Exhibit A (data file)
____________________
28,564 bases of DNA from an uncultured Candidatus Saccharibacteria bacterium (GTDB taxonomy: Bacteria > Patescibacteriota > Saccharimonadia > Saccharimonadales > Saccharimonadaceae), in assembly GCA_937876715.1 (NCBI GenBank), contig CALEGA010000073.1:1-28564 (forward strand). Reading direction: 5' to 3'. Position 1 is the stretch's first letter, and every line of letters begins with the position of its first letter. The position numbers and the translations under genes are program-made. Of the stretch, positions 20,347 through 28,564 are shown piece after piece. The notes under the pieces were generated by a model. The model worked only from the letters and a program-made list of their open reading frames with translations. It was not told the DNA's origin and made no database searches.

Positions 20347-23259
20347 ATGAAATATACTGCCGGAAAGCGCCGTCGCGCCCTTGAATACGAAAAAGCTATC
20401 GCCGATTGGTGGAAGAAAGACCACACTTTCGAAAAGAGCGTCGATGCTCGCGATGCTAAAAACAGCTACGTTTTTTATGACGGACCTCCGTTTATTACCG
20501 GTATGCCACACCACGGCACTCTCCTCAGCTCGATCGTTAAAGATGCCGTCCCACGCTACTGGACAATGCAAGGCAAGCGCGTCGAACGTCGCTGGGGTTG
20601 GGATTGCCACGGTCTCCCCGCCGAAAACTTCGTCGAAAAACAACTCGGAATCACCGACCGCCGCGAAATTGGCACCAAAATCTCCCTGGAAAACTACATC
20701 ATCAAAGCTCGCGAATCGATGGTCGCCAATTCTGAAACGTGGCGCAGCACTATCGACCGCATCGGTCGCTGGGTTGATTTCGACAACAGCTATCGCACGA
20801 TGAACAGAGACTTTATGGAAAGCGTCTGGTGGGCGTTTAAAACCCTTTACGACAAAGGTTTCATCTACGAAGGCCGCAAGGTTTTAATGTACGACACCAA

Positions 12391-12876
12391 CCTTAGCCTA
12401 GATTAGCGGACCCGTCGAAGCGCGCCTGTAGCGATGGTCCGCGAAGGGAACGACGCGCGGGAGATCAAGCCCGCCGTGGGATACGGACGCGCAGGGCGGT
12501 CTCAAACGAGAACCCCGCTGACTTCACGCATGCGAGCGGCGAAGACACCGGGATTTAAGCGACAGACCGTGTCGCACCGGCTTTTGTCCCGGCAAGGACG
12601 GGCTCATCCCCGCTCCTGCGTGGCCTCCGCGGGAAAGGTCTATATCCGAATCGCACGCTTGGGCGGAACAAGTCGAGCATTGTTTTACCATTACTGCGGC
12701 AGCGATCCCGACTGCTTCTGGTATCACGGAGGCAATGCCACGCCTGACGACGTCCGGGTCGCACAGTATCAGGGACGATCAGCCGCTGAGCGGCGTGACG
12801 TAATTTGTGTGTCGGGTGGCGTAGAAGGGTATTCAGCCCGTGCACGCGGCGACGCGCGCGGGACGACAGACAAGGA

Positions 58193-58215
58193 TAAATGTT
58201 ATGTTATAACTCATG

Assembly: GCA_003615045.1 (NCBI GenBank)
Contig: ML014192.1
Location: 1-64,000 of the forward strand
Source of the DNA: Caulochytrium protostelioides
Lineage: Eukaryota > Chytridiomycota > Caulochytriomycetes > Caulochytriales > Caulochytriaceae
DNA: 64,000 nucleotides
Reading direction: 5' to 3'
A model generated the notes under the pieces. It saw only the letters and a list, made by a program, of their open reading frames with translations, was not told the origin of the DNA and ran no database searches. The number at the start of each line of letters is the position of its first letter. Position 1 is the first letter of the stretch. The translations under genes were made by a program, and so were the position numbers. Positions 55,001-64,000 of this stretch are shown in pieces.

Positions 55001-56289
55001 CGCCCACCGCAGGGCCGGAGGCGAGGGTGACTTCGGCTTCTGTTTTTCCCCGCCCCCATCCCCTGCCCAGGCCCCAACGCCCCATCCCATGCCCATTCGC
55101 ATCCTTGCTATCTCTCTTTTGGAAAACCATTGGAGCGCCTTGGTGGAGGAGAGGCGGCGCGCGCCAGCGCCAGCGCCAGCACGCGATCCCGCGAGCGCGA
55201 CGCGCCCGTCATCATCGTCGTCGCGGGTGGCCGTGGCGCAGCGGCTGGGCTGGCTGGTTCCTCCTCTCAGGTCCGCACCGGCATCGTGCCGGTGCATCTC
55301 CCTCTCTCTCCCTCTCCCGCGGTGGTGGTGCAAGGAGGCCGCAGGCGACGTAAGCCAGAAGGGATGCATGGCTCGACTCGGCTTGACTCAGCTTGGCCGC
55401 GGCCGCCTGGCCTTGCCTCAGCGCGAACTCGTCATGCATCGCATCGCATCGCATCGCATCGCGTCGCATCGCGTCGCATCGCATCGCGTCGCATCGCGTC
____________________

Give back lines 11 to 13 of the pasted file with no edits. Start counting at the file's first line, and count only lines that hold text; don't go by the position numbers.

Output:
12401 GATTAGCGGACCCGTCGAAGCGCGCCTGTAGCGATGGTCCGCGAAGGGAACGACGCGCGGGAGATCAAGCCCGCCGTGGGATACGGACGCGCAGGGCGGT
12501 CTCAAACGAGAACCCCGCTGACTTCACGCATGCGAGCGGCGAAGACACCGGGATTTAAGCGACAGACCGTGTCGCACCGGCTTTTGTCCCGGCAAGGACG
12601 GGCTCATCCCCGCTCCTGCGTGGCCTCCGCGGGAAAGGTCTATATCCGAATCGCACGCTTGGGCGGAACAAGTCGAGCATTGTTTTACCATTACTGCGGC